A bill that could ban gays from playing in the NFL is possibly unconstitutional, being pushed for entirely cynical political reasons and is not based on any empirical evidence . . . and that’s according to the lobbyist promoting the bill.
Jack Burkman is a Washington lobbyist who announced via his PR firm on Monday that he would “block gays from the NFL.” The announcement comes in the aftermath of NFL draft prospect Michael Sam coming out as gay earlier in February and Jason Collins making his debut for the Brooklyn Nets on Sunday as the first openly gay player in a major professional sport.
In an interview with The Daily Beast, Burkman backtracked from his press release and said that his bill would mandate that the NFL have separate showers and changing facilities for gay players or otherwise not allow them to play at all. He said, “The NFL will have to decide to have entirely separate facilities for homosexuals or ban them by federal law.” The bill would only focus on the NFL because “that’s the big enchilada in American sports.”
When asked if there were any actual evidence of harm being caused by gay players and straight players showering together, Burkman replied, “I don’t care.”
While the lobbyist wouldn’t reveal the members of Congress who supported the bill, as specific language had not even been drafted, he did say that almost all shared something in common: They were all Republicans worried about a Tea Party challenge. Burkman told The Daily Beast he thinks “95 percent of supporters” will be Republicans facing primary challenges and therefore looking for political cover. Burkman spelled out his coalition, saying that one Senator and six members of the House were definitely on board, but that those numbers could expand to six Senators and 36 congressmen. And, of those 42, “all but one will do this politically because they have been under fire from Tea Party and far right wing element” in their states.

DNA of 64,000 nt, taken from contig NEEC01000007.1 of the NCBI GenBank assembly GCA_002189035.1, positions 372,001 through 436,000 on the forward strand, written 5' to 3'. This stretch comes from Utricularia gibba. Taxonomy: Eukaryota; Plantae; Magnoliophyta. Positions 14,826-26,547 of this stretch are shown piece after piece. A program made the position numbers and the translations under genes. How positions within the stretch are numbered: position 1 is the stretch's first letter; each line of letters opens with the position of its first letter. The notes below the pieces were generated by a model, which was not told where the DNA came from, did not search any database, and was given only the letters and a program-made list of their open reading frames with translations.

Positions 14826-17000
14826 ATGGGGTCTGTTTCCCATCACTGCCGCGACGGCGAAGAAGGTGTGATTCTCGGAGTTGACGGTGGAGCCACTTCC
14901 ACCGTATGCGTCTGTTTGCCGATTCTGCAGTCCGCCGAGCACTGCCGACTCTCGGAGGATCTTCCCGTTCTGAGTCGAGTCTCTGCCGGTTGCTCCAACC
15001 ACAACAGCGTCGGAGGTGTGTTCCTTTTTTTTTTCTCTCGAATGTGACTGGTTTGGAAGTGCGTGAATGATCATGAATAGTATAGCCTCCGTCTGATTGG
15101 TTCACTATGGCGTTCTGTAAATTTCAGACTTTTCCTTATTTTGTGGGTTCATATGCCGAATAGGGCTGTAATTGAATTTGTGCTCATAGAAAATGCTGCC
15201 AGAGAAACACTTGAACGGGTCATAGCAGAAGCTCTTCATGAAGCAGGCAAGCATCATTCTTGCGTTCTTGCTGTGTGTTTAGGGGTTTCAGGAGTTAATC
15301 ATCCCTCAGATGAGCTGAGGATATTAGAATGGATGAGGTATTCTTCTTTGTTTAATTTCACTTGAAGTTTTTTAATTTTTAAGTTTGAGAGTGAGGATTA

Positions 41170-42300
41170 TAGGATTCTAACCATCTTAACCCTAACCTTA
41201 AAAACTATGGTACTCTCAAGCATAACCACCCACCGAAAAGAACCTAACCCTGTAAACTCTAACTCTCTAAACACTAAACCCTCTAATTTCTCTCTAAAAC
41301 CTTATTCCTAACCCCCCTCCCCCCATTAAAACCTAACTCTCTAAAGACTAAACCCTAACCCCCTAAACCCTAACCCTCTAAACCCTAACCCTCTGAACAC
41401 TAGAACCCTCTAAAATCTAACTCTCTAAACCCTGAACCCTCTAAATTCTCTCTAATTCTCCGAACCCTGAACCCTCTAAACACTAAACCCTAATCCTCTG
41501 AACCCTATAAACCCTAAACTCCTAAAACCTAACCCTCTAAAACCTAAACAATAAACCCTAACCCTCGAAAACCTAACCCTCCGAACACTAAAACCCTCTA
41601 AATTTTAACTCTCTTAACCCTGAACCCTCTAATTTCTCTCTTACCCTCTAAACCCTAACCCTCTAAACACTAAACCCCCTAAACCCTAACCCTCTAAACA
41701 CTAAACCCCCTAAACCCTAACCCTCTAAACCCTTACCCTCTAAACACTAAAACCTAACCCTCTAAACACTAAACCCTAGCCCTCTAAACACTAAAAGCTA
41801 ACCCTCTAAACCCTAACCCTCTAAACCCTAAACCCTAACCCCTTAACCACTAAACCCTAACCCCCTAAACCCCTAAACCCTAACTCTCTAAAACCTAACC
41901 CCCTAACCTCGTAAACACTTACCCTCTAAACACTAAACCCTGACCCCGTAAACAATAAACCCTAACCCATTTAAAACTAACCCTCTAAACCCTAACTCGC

Burkman, who is a graduate of Georgetown University Law Center, brushed aside concerns about the bill’s constitutionality. “The last thing that Congress does is look at the constitutionality,” he said. Instead, the lobbyist insisted, “My experience is that Congress tends to run roughshod over constitutionality.” In fact, he added, “So far, of all the discussions that we’ve had, the legal end has been the last.” Instead, Burkman said the focus was on “substance” and “PR.”
When asked if there were any actual evidence of harm being caused by gay players and straight players showering together, Burkman replied, “I don’t care.” Instead, he believes “even the very practice of it is indecent.” In his opinion, “what these specific group of teammates say is irrelevant.” Instead, Burkman asked a rhetorical question, “Do I want to enter a business of prescribing what is indecent?” His answer, apparently, is yes.
To be sure, Burkman insists that he’s not prejudiced against gays. He told The Daily Beast, “The legislation I intend to offer is not about keeping people out,” but about “common decency” and “civility.” In the lobbyist’s opinion, this is about putting “this camel nose under the tent” of political correctness. Plus, it’s a way to help out members of Congress who he described as “extreme conservatives coming under fire and being perceived as centrists.”
Jason Collins and the Brooklyn Nets play in Portland on Wednesday and then fly to Denver to face the Nuggets on Thursday night. In the meantime, the lobbyist told The Daily Beast that he hopes to unveil the legislation by the end of next week, if not sooner.